Named after the gemstone Lapis Lazuli, the male Lazuli Bunting shows a bright blue head and back, orange breast, white wingbars, and belly. The female is dull brown, with a more stocky build.
- Passerina amoena
- Length: 5.1-5.9 in (13-15 cm)
- Weight: 0.5-0.6 oz (13-18 g)
- Wingspan: 8.7 in (22 cm)
Lazuli Buntings breed in western US states before migrating to the Pacific coast of Mexico.
Habitat And Diet
You can find Lazuli Buntings in and around open, brushy areas, streamside thickets, grassy grounds, and even towns.
The diet of a Lazuli Bunting is primarily insects in the summer and seeds in the winter. Most of the summer, it feeds on small animals like grasshoppers, caterpillars, ants, and more. During the winter, it has stocked up on seeds and waste grain.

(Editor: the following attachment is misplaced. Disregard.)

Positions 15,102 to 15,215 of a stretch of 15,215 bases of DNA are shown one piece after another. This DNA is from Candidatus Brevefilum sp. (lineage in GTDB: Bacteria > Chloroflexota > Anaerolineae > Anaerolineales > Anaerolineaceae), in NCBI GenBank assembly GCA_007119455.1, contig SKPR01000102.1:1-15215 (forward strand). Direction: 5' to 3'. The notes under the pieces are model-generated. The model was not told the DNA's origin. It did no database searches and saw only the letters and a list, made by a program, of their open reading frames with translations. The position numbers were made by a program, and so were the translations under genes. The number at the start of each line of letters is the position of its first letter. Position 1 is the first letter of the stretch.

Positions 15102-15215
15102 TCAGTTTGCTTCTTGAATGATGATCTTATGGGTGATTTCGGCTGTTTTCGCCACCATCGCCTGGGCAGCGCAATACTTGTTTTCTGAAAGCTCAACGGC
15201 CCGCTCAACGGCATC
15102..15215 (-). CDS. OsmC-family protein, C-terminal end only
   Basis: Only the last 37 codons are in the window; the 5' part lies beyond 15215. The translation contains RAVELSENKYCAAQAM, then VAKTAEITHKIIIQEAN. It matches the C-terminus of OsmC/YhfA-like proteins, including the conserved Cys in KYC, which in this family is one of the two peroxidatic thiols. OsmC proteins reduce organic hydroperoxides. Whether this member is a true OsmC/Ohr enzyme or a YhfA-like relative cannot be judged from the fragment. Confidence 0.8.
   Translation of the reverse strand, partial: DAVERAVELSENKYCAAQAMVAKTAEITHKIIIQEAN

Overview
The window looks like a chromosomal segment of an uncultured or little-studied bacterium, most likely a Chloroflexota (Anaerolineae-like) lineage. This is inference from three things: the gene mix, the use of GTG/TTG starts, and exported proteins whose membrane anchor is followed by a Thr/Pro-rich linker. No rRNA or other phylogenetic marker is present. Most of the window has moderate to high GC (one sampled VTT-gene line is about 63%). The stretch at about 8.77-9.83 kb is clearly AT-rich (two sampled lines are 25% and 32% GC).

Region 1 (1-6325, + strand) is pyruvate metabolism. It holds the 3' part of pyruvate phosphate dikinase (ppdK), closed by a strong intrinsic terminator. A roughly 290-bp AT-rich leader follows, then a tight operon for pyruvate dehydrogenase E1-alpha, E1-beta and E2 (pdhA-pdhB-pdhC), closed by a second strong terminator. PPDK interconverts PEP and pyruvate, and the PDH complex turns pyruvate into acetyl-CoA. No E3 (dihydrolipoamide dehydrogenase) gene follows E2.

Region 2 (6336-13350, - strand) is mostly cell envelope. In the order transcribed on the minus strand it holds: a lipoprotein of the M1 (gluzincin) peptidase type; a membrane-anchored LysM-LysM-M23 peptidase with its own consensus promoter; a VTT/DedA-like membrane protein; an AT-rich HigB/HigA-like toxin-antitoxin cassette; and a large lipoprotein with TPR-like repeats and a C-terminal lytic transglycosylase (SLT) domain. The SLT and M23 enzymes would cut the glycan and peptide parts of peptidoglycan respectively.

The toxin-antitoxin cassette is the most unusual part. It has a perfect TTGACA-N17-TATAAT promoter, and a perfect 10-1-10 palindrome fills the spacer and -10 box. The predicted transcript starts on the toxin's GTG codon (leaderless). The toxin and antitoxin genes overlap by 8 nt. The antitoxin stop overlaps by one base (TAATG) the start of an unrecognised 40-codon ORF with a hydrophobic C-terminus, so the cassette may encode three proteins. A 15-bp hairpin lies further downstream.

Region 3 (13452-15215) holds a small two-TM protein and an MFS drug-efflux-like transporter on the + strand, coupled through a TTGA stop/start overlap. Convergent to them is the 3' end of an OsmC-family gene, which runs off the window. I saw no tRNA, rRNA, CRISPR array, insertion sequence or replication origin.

Lazuli Bunting Song:
Nests of Lazuli Buntings are firmly attached to forked branches or vertical stems. They may be built within shrubs or vines or on low trees. The female builds it with grass, weeds, and leaves.
They lay up to six eggs, and they hatch in about twelve days. Meanwhile, the young leave the nest within two weeks.
Lazuli buntings molt their feathers during migration. They shed before they reach their destination for the winter.